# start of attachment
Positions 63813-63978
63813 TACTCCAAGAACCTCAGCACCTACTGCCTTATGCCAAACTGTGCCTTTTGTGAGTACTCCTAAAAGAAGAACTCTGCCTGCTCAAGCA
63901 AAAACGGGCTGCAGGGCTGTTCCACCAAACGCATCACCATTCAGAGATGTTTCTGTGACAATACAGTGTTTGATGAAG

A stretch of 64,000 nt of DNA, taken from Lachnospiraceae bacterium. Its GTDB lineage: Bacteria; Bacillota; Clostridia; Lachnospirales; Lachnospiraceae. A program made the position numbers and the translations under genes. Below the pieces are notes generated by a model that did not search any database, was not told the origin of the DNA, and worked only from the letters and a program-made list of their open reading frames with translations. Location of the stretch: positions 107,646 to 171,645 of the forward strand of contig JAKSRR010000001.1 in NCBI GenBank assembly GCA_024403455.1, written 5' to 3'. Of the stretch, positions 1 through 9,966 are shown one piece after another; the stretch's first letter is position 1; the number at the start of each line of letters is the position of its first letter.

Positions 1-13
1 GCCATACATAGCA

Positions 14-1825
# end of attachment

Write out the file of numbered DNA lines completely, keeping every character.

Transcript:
Positions 63813-63978
63813 TACTCCAAGAACCTCAGCACCTACTGCCTTATGCCAAACTGTGCCTTTTGTGAGTACTCCTAAAAGAAGAACTCTGCCTGCTCAAGCA
63901 AAAACGGGCTGCAGGGCTGTTCCACCAAACGCATCACCATTCAGAGATGTTTCTGTGACAATACAGTGTTTGATGAAG

A stretch of 64,000 nt of DNA, taken from Lachnospiraceae bacterium. Its GTDB lineage: Bacteria; Bacillota; Clostridia; Lachnospirales; Lachnospiraceae. A program made the position numbers and the translations under genes. Below the pieces are notes generated by a model that did not search any database, was not told the origin of the DNA, and worked only from the letters and a program-made list of their open reading frames with translations. Location of the stretch: positions 107,646 to 171,645 of the forward strand of contig JAKSRR010000001.1 in NCBI GenBank assembly GCA_024403455.1, written 5' to 3'. Of the stretch, positions 1 through 9,966 are shown one piece after another; the stretch's first letter is position 1; the number at the start of each line of letters is the position of its first letter.

Positions 1-13
1 GCCATACATAGCA

Positions 14-1825